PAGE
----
This year I’m opting for ​diagnostics specialist Avacta Group, which posted a higher annual loss in October, but said it is confident about the prospects for its latest invention – Affimers, a hi-tech alternative to antibodies.

The Wetherby-based group, which makes devices to speed up and reduce the cost of drug development, reported a pre-tax loss of £2m in the year to July 31, up from a loss of £1.9m the previous year after higher administrative expenses and one-off costs. However revenue rose 18 per cent to £3.2m.

Chief executive Alastair Smith says the group has shown that there are no technical hurdles remaining before it scales up the commercialisation of Affimers.

The group said it sees “enormous potential” in its Affimer technology and it is now in a position to turn the recent technical and operational progress into commercial success.

In September Avacta launched an on-line catalogue that will make Affimers available to customers off the shelf and earlier in the year it raised £10m through a placing.

Analysts believe Avacta could become a new mini Abcam, one of AIM’s largest and most established healthcare companies.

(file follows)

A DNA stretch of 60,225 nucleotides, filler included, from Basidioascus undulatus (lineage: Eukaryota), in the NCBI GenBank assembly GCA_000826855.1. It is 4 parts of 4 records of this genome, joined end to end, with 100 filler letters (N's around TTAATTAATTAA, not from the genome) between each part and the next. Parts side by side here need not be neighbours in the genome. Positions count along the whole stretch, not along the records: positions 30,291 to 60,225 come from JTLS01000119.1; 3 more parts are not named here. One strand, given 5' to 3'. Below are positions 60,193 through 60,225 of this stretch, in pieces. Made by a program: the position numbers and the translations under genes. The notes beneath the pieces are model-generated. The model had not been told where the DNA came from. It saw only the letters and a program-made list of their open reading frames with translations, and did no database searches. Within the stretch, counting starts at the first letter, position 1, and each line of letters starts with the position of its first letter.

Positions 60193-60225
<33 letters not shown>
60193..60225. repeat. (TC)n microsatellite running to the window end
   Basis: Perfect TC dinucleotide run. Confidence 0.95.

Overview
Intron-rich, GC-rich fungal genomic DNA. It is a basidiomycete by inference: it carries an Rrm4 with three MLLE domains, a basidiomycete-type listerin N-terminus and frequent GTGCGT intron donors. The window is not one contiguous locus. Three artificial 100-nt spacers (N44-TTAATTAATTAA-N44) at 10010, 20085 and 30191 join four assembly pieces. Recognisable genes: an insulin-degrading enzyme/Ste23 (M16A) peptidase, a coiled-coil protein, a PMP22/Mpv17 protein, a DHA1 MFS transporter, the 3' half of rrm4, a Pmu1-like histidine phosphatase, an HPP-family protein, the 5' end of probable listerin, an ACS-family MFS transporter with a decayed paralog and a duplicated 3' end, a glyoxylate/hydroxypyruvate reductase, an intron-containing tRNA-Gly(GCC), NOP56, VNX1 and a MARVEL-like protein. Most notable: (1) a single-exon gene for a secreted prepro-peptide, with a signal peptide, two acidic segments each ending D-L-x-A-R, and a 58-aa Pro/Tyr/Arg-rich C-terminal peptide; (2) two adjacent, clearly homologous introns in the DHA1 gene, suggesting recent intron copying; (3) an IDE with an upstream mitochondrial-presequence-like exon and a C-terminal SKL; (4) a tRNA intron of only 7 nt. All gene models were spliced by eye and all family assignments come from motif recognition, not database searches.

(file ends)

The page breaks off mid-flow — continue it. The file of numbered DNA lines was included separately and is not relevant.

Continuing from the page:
Two of Abcam’s senior people obviously agree and have jumped ship to join Avacta.

Dr Matt Johnson joined as chief technology officer, leaving his role as head of R&D at Abcam and Dr Daniel Gare joined Avacta’s business development team in September, leaving his role at Abcam as head of strategic accounts Europe with commercial responsibility for custom products across Europe.

Avacta’s shares closed 2014 at just 0.64p.

Naomi Rainey: It’s time to get in step with WANDisco fever

In my first share tip as part of The Yorkshire Post business team, I’m backing the small Sheffield data company that’s making a big impression, WANdisco.

The Big Data firm is currently riding high off the back of several major contract wins through 2014 and looks set to continue its rise in the next 12 months.

While it is yet to reach profit – 2013’s full year results saw a pre-tax loss of £12m after significant investment – it started 2014 with an 86 per cent increase in bookings, taking its orders to £9m.

The announcement of a “transformational” deal with British Gas and a tie-up with University of California’s Irvine Health facility, UCI Health, put weight behind the numbers in March.

Its Q3 interim statement revealed a 21 per cent year-on-year surge in bookings and new deals with Tesco and Nippon Steel.

Demand appears strong both for WANdisco’s flagship Application Lifestyle Management (ALM) service and its growing Non-Stop Hadoop solution.

With so much going for it, investors for WANdisco should be in the mood for dancing through 2015.